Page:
Poèmes 2011-02-22 (3226 affiches)
Poèmes 2011-02-22 (2363 affiches)
Poèmes 2006-01-29 (3854 affiches)
Poèmes 2011-02-05 (3917 affiches)
Poèmes 2006-01-30 (4137 affiches)
Poèmes 2006-01-30 (3752 affiches)
Poèmes 2013-01-21 (957 affiches)
Poèmes 2006-01-30 (3989 affiches)
La baie du ciel
Poèmes 2006-01-30 (4097 affiches)
Les yeux la voix
Poèmes 2011-02-05 (3103 affiches)
Poèmes 2013-01-21 (1190 affiches)
Poèmes 2006-01-30 (4415 affiches)
Poèmes 2011-02-05 (2675 affiches)
Poèmes 2011-02-22 (2139 affiches)
Un champ d’îles, extraits
Poèmes 2011-02-05 (3650 affiches)
Vertige des temps froids
Poèmes 2006-01-30 (3524 affiches)
Biographie Édouard Glissant
Edouard Glissant (born in Sainte-Marie, Martinique in 1928) is a French writer, poet and literary critic. He is widely recognised as being one of the most influential figures in Caribbean thought and cultural commentary.
He studied at the Lycée Schoelcher, named after the abolitionist Victor Schoelcher, where the poet Aimé Césaire had studied and had come back to as a teacher. Césaire had met Léon Damas there; later in Paris they would join with Léopold Senghor, a poet and the future first president of Senegal, to formulate and promote the conecpt of négritude. Césaire did not teach Glissant, but did serve as an inspiration to him; another student at the school at that time was Franz Fanon.
Glissant left Martinique in 1946 for Paris, where he received his PhD, having studied ethnography at the Musée de l'Homme and History and philosophy at the Sorbonne. He established, with Paul Niger, the separatist Front Antillo-Guyanais pour l'Autonomie party in 1959, as a result of which Charles de Gaulle barred him from leaving France between 1961 and 1965. He returned to Martinique in 1965 and founded the Institut martiniquais d'études, as well as Acoma, a social sciences publication. He now divides his time between Martinique, Paris and New York, where he has been visiting professor of French Literature at CUNY since 1995. In January 2006, Édouard Glissant was asked by Jacques Chirac to take on the presidency of a new cultural centre devoted to the history of slave trade. An English translation of Chirac's speech can be found here
Shortlisted for the Nobel Prize in 1992, when Derek Walcott emerged as the recipient, Glissant is the pre-eminent critic of the Négritude school of Caribbean writing and father-figure for the subsequent Créolité group of writers which includes Patrick Chamoiseau and Raphaël Confiant. While his first novel portrays the political climate in 1940s Martinique, through the story of a group of young revolutionaries, his subsequent work focuses on questions of language, identity, space and history. Glissant's development of the notion of antillanité seeks to root Caribbean identity firmly within "the Other America" and springs from a critique of identity in previous schools of writing, specifically the work of Aimé Césaire, which looked to Africa for its principal source of identification. He is notable for his attempt to trace parallels between the history and culture of the Creole Caribbean and those of Latin America and the plantation culture of the American south, most obviously in his study of William Faulkner. Generally speaking, his thinking seeks to interrogate notions of centre, origin and linearity, embodied in his distinction between atavistic and composite cultures, which has influenced subsequent Martinican writers' trumpeting of hybridity as the bedrock of Caribbean identity and their "creolised" approach to textuality. As such he is both a key (though underrated) figure in postcolonial literature and criticism, but also he often pointed out that he was close to two French philosophers, Felix Guattari and Gilles Deleuze, and their theory of the rhizome.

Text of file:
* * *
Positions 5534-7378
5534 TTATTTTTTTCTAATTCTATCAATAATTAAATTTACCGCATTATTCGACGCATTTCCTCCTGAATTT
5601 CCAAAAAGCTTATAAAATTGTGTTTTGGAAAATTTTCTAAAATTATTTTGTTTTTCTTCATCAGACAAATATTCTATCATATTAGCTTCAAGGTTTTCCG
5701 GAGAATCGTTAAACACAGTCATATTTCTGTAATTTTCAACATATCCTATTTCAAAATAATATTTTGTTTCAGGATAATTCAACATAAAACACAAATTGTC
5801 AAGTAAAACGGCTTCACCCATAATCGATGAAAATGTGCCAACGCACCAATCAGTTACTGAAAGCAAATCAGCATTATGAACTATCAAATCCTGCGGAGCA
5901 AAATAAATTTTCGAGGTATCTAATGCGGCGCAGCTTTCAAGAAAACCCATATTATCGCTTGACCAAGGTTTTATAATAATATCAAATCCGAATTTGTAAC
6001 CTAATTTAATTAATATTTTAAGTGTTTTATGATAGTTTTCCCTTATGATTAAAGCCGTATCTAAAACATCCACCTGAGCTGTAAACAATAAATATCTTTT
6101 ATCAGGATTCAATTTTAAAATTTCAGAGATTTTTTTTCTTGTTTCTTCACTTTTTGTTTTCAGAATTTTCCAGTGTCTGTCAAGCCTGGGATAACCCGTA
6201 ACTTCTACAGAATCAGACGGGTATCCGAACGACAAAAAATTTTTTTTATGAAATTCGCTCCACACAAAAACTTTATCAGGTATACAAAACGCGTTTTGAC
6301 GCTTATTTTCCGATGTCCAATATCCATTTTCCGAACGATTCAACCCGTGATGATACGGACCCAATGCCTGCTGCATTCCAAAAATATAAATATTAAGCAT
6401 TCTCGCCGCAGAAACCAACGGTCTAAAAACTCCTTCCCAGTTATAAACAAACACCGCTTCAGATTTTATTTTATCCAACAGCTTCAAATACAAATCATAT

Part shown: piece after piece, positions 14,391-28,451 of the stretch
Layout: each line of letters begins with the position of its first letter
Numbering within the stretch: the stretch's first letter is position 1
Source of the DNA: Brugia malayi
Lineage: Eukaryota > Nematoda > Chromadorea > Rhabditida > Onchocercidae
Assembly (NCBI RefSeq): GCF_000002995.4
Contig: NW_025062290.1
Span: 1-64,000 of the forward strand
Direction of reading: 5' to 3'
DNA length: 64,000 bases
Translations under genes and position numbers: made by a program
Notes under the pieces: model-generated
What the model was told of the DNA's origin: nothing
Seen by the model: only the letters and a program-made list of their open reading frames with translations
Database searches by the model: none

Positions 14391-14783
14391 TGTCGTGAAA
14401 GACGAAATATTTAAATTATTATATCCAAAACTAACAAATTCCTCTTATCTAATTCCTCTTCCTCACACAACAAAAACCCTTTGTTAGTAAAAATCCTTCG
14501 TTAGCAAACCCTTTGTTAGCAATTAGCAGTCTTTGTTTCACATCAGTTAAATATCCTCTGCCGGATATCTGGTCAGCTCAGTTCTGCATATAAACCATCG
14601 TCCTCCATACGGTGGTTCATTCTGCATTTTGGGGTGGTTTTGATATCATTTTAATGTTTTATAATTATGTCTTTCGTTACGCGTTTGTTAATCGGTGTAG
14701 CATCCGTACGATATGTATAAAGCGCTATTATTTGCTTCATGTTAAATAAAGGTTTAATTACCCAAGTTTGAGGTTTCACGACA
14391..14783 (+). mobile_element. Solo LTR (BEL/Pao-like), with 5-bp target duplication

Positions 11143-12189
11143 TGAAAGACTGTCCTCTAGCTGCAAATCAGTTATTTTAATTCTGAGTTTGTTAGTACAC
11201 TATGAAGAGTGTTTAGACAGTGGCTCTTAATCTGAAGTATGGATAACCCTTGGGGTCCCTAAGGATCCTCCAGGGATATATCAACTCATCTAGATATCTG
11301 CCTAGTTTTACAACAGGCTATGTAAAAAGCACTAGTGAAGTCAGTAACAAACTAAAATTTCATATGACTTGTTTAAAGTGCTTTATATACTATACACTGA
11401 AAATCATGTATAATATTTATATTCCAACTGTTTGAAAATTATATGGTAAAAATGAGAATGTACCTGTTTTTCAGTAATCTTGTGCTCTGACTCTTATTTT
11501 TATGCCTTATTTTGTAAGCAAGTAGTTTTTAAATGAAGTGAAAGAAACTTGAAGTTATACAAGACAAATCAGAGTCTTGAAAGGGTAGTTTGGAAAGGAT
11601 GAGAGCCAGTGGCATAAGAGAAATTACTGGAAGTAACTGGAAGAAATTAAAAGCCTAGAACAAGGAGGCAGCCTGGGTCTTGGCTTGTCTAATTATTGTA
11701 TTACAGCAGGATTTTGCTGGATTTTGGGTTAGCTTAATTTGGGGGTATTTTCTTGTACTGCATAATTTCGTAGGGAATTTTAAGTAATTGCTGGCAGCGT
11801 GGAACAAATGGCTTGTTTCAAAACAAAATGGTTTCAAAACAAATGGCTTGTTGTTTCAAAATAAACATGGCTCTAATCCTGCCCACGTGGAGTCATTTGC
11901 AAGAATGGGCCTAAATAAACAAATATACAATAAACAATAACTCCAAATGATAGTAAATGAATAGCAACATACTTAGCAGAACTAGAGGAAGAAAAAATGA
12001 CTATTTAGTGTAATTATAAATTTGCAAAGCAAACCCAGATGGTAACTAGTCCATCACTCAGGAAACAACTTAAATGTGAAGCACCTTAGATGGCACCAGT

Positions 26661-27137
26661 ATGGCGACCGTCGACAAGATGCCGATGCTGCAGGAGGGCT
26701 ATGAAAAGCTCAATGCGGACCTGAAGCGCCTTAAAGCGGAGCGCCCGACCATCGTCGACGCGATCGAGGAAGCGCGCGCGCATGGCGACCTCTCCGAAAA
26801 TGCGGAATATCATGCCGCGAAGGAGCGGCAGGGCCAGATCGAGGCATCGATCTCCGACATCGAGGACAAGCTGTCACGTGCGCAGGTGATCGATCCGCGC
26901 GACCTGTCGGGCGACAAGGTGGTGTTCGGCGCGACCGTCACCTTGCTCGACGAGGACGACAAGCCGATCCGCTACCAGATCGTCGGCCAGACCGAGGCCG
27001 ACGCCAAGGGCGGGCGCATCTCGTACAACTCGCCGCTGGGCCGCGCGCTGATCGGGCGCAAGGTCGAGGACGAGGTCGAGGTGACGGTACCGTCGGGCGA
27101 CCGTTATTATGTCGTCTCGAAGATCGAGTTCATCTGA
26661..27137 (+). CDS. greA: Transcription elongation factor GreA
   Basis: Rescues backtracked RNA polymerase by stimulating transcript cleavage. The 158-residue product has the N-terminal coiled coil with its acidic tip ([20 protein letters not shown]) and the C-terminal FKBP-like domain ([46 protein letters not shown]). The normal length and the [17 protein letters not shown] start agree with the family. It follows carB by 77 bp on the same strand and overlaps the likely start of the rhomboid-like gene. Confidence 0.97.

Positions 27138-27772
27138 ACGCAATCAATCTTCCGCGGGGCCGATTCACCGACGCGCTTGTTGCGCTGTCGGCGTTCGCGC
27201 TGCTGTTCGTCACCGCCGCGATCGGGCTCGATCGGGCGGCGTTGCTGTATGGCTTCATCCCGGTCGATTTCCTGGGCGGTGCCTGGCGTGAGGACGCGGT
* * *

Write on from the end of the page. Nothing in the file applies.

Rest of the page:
La Lézarde. (1958) Nouvelle édition, Paris: Gallimard, 1997.
Le Quatrième Siècle. (1964) Paris: Gallimard, 1997.
Malemort. (1975). Nouvelle édition, Paris: Gallimard, 1997.
La Case du commandeur. (1981) Nouvelle édition, Paris: Galliamard, 1997.
Mahagony. (1987) Nouvelle édition, Paris: Gallimard, 1997.
Tout-Monde. Paris: Gallimard, 1993.
Sartorius: le roman des Batoutos. Paris: Gallimard, 1999.
Ormerod. Paris: Gallimard, 2003.
La Terre inquiète. Lithographies de Wilfredo Lam. Paris: Éditions du Dragon, 1955.
Le Sel Noir. Paris: Seuil, 1960.
Les Indes, Un Champ d'îles, La Terre inquète. Paris: Seuil, 1965.
L'Intention poétique. (1969) (Poétique II) Nouvelle édition, Paris: Gallimard, 1997.
Boises; histoire naturelle d'une aridité. Fort-de-France: Acoma, 1979.
Le Sel noir; Le Sang rivé; Boises. Paris: Gallimard, 1983.
Pays rêvé, pays réel. Paris: Seuil, 1985.
Fastes. Toronto: Ed. du GREF, 1991.
Poèmes complets. (Le Sang rivé; Un Champ d'îles; La Terre inquiète; Les Indes; Le Sel noir; Boises; Pays rêvé, pays réel; Fastes; Les Grands chaos). Paris: Gallimard, 1994.
Le Monde incréé: Conte de ce que fut la Tragédie d'Askia; Parabole d'un Moulin de Martinique; La Folie Célat. Paris: Gallimard, 2000.